NEW YORK (CNN/Money) – Carrying a big debt load can feel like carrying a baby grand on your back.
Yet many Americans have been toting around a sizeable burden, although they've been shifting the weight around lately.
According to Economy.com, nationwide household liabilities have grown 24 percent since the start of the recession, which is 10 percentage points more than during the last recession in 1991.
True, there are more homeowners today than there were in the early 1990s, which accounts for part of the increase.
But it's also true that homeowners have been taking out bigger mortgages than they might have ordinarily since interest rates have been low. And they've taken advantage of rising home values to tap equity to pay off consumer debt, such as their credit cards and cars.
That's a good news-bad news scenario. On the one hand, "People have improved their balance sheets because the mix (of debt) is better," said Brian Nottage, Economy.com's director of macroeconomics. "If people are going to rack up debt, better that it's mortgage debt."
That's because interest rates on home equity lines of credit (HELOCs) and mortgages tend to be much lower than credit card debt, and the interest payments are usually tax deductible. And since the risk of not paying what you owe on home debt means you could lose your house, there's more incentive not to default, Nottage said.
On the other hand, there can be risk in such a mix when rates rise.
The rates on HELOCs and adjustable rate mortgages (the loan sizes of which have tended to be much larger than fixed-rate mortgages lately) will adjust upward. So a homeowner with an ARM and a HELOC could see his debt payments shoot up dramatically in the span of 12 months if rates go up a few percentage points.
Add to that the risk of losing a job, or home prices cooling off, and some consumers could find themselves in a tight squeeze fast unless they've managed to work their debt levels down to manageable levels.
Love affair with plastic (cont.'d)
Even if Americans have improved their debt mix, it's not exactly as if they've wiped out their credit card debt altogether.
At the end of 2002, among households with at least one credit card, the average balance was $8,940, according to CardWeb.com.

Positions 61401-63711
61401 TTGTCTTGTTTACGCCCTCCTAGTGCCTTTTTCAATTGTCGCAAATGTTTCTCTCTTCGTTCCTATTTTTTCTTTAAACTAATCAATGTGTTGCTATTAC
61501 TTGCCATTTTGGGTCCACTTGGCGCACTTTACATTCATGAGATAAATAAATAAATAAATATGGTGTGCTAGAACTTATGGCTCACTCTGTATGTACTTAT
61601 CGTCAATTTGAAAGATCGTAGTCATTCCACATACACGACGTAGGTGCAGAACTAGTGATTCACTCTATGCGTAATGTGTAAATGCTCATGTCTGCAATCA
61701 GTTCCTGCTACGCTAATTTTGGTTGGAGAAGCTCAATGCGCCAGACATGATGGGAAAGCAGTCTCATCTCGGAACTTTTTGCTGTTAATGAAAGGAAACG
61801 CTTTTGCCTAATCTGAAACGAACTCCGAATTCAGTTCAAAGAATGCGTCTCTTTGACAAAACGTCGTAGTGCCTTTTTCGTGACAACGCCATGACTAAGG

That's pricey debt. Despite record lows in interest rates, credit cards haven't yielded much on the rate front. In fact, credit card interest rates have been averaging around 16.2 percent lately.
And many households have far more than one credit card. The average total is a whopping 16.7 – typically that's six bank cards, eight retail cards, and two or three debit cards.
Cars, cars, cars
Americans' love affair with their cars also has been going full throttle. Auto sales have been at or near historically high levels in the past five years.
And consumers have paid more for the privilege of owning a set of wheels.
According to the Consumer Bankers Association, the average size of a new vehicle loan increased 5 percent to $21,779 in 2002. The average size of a used vehicle loan rose 12 percent to $16,542.
There is also a trend toward longer-maturity loans – 49 months or longer is now typical for the vast majority of auto loans.
But consumers have been handling their car debt a bit better: Loan delinquencies have decreased this year compared with 2002.
Students pay more
College prices have been rising at higher than historical rates, particularly at public universities. And that's translated into far bigger debt burdens for students.
Since 1997, the median in undergraduate student loan debt has risen 74 percent to $16,500, according to Nellie Mae's 2002 National Student Loan Survey.
And the gap in debt loads between students who attend four-year private colleges and those who go to four-year public universities has narrowed. Median debt for undergrads at public institutions grew 67 percent since 1997, while the median debt for undergrads at private colleges rose only 32 percent.
Grad students also have seen their debt levels jump. They now borrow an additional $31,700 on average on top of their undergrad loans, a 51 percent increase since 1997. Their median debt level is now $23,700, an increase of 72 percent in five years.
On the plus side, thanks to record low interest rates and more flexible payment plans, the increase in student-loan monthly payments hasn't been as dramatic as the jump in debt levels. The average payment on undergrad debt in 2002 was $182, up 13 percent from the $161 owed in 1997.